There's a carnival barker born every minute.

It seems as if every few days we find a new voice trying to get the masses excited about paying up to sneak a peek at the freakish sideshow that Yahoo! (NASDAQ:YHOO) has become.

"Step right up," they'll say. "Step right up and catch the greatest show on scorched earth."

The barker this time is Ivory Investment Management, the optimistic bag-holder of 21.4 million shares -- or less than 2% -- of Yahoo!. The firm wants Yahoo! to sell its search business to Microsoft (NASDAQ:MSFT). Ivory feels that the deal could be worth as much as $15 billion to Yahoo!, which is actually slightly more than the company's current enterprise value.

Microsoft has sworn off buying Yahoo! whole, but has never fully closed the door on snapping up the meandering portal's bread-and-butter search business. How much that would be worth to Microsoft is open to debate. London's The Sunday Times recently speculated that a deal could be worth as much as $20 billion, though that story ultimately had more holes than a miniature-golf course.

So where do we go from here? It seems as if everyone has an opinion on some form of a Microhoo hookup, save for the two parties needed to make it happen.

It certainly makes sense. Google (NASDAQ:GOOG) continues to gain market share at the expense of Yahoo! and Microsoft. As sluggish as Yahoo!'s performance has been in recent years, a deal would more than double Microsoft's online presence. Mr. Softy has also struggled to turn a profit in cyberspace, and that is thankfully not a shortcoming at Yahoo!.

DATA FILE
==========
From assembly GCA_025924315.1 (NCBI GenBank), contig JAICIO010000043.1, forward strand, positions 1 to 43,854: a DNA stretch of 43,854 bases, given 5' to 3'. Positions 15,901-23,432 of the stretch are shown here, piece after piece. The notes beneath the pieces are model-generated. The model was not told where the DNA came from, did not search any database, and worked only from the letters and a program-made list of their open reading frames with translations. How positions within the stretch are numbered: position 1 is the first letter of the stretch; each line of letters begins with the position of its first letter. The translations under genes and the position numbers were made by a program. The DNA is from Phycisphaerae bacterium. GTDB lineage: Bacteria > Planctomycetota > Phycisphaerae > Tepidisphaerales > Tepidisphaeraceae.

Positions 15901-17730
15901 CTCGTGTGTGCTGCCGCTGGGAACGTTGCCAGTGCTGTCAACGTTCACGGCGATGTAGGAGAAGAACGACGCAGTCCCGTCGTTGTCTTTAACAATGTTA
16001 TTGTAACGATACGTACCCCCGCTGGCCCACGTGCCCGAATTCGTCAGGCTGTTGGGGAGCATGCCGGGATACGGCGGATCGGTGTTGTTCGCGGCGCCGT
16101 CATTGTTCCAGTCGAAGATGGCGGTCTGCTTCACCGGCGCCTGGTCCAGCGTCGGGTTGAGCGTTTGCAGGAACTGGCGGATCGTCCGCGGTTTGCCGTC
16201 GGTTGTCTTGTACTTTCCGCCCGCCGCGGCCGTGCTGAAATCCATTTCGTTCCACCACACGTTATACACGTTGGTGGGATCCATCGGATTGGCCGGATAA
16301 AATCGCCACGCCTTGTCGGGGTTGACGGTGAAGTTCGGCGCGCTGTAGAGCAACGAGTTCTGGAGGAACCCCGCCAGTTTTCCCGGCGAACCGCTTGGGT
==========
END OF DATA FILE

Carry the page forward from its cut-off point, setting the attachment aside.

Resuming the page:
When will the carnival barkers pull up their tent stakes and move on? The chatter is likely to continue until Microsoft or Yahoo! look elsewhere. Combinations with other online traffic heavies like Time Warner's (NYSE:TWX) AOL, News Corp.'s (NYSE:NWS) Fox., or even parent IAC (NASDAQ:IACI) would probably silence the Microhoo buzz, at least long enough to give the digestive process some time.

However, the inevitability of Yahoo! shaking hands in a market-cap-pumping deal is why I predict a rare year of gains for investors, after three years of pain. Even the spectators beneath the freak-show tent need to step out and see the sun sometimes.

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This article represents the opinion of the writer, who may disagree with the “official” recommendation position of a Motley Fool premium advisory service. We’re motley! Questioning an investing thesis -- even one of our own -- helps us all think critically about investing and make decisions that help us become smarter, happier, and richer.